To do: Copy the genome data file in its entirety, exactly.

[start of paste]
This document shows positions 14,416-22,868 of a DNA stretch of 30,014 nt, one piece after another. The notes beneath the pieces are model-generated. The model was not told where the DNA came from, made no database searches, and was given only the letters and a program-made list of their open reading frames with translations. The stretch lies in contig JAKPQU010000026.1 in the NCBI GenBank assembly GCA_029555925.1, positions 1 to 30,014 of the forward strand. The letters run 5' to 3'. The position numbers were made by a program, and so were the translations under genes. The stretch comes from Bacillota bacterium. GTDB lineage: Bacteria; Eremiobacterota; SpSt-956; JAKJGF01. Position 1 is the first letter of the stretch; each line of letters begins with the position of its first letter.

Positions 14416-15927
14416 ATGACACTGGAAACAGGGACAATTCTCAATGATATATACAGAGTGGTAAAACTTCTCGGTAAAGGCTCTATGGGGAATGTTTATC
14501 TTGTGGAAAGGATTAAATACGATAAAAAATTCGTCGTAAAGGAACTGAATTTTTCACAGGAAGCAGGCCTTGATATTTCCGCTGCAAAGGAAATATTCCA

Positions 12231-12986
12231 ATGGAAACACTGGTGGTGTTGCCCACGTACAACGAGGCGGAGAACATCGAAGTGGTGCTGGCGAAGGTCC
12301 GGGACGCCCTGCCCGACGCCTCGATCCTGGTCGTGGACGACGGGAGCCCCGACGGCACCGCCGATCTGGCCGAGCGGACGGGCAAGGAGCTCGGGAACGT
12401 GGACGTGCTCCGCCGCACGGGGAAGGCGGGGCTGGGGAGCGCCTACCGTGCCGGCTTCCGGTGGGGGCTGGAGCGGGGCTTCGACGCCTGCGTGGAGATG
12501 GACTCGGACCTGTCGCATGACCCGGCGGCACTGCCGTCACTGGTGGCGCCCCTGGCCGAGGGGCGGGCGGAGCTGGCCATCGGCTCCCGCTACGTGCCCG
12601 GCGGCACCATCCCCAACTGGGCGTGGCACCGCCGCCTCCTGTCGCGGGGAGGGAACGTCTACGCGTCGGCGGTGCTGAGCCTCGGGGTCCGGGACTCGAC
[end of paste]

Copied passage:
This document shows positions 14,416-22,868 of a DNA stretch of 30,014 nt, one piece after another. The notes beneath the pieces are model-generated. The model was not told where the DNA came from, made no database searches, and was given only the letters and a program-made list of their open reading frames with translations. The stretch lies in contig JAKPQU010000026.1 in the NCBI GenBank assembly GCA_029555925.1, positions 1 to 30,014 of the forward strand. The letters run 5' to 3'. The position numbers were made by a program, and so were the translations under genes. The stretch comes from Bacillota bacterium. GTDB lineage: Bacteria; Eremiobacterota; SpSt-956; JAKJGF01. Position 1 is the first letter of the stretch; each line of letters begins with the position of its first letter.

Positions 14416-15927
14416 ATGACACTGGAAACAGGGACAATTCTCAATGATATATACAGAGTGGTAAAACTTCTCGGTAAAGGCTCTATGGGGAATGTTTATC
14501 TTGTGGAAAGGATTAAATACGATAAAAAATTCGTCGTAAAGGAACTGAATTTTTCACAGGAAGCAGGCCTTGATATTTCCGCTGCAAAGGAAATATTCCA

Positions 12231-12986
12231 ATGGAAACACTGGTGGTGTTGCCCACGTACAACGAGGCGGAGAACATCGAAGTGGTGCTGGCGAAGGTCC
12301 GGGACGCCCTGCCCGACGCCTCGATCCTGGTCGTGGACGACGGGAGCCCCGACGGCACCGCCGATCTGGCCGAGCGGACGGGCAAGGAGCTCGGGAACGT
12401 GGACGTGCTCCGCCGCACGGGGAAGGCGGGGCTGGGGAGCGCCTACCGTGCCGGCTTCCGGTGGGGGCTGGAGCGGGGCTTCGACGCCTGCGTGGAGATG
12501 GACTCGGACCTGTCGCATGACCCGGCGGCACTGCCGTCACTGGTGGCGCCCCTGGCCGAGGGGCGGGCGGAGCTGGCCATCGGCTCCCGCTACGTGCCCG
12601 GCGGCACCATCCCCAACTGGGCGTGGCACCGCCGCCTCCTGTCGCGGGGAGGGAACGTCTACGCGTCGGCGGTGCTGAGCCTCGGGGTCCGGGACTCGAC